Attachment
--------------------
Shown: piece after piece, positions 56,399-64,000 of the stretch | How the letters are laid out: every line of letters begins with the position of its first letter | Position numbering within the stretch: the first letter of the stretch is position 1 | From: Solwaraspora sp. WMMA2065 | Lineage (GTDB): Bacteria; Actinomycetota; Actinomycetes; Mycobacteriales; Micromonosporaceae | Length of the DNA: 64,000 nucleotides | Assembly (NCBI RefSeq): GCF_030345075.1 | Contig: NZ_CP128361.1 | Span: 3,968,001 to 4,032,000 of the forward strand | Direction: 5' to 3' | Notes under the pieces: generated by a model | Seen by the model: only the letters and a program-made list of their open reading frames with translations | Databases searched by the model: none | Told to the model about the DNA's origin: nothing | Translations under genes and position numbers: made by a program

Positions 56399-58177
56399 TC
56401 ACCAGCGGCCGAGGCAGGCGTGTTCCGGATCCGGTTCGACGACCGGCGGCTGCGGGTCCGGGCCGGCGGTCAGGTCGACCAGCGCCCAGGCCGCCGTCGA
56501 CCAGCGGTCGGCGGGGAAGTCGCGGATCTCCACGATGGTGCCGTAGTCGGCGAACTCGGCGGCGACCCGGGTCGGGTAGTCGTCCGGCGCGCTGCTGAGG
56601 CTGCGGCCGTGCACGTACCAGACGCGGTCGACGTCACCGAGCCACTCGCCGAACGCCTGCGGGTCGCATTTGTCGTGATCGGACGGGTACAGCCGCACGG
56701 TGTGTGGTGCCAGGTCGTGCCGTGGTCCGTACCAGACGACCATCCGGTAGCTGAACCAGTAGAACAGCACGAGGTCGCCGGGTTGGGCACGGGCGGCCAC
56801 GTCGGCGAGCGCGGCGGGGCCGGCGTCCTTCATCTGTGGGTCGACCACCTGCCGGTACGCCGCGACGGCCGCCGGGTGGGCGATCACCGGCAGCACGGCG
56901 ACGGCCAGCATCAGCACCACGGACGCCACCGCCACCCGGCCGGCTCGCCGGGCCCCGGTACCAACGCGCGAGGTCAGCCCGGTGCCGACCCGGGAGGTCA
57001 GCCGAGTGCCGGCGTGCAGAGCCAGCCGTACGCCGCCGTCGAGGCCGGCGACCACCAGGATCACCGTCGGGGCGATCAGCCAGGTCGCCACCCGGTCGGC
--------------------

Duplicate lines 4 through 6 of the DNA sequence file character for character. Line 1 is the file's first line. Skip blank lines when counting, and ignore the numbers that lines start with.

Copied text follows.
56401 ACCAGCGGCCGAGGCAGGCGTGTTCCGGATCCGGTTCGACGACCGGCGGCTGCGGGTCCGGGCCGGCGGTCAGGTCGACCAGCGCCCAGGCCGCCGTCGA
56501 CCAGCGGTCGGCGGGGAAGTCGCGGATCTCCACGATGGTGCCGTAGTCGGCGAACTCGGCGGCGACCCGGGTCGGGTAGTCGTCCGGCGCGCTGCTGAGG
56601 CTGCGGCCGTGCACGTACCAGACGCGGTCGACGTCACCGAGCCACTCGCCGAACGCCTGCGGGTCGCATTTGTCGTGATCGGACGGGTACAGCCGCACGG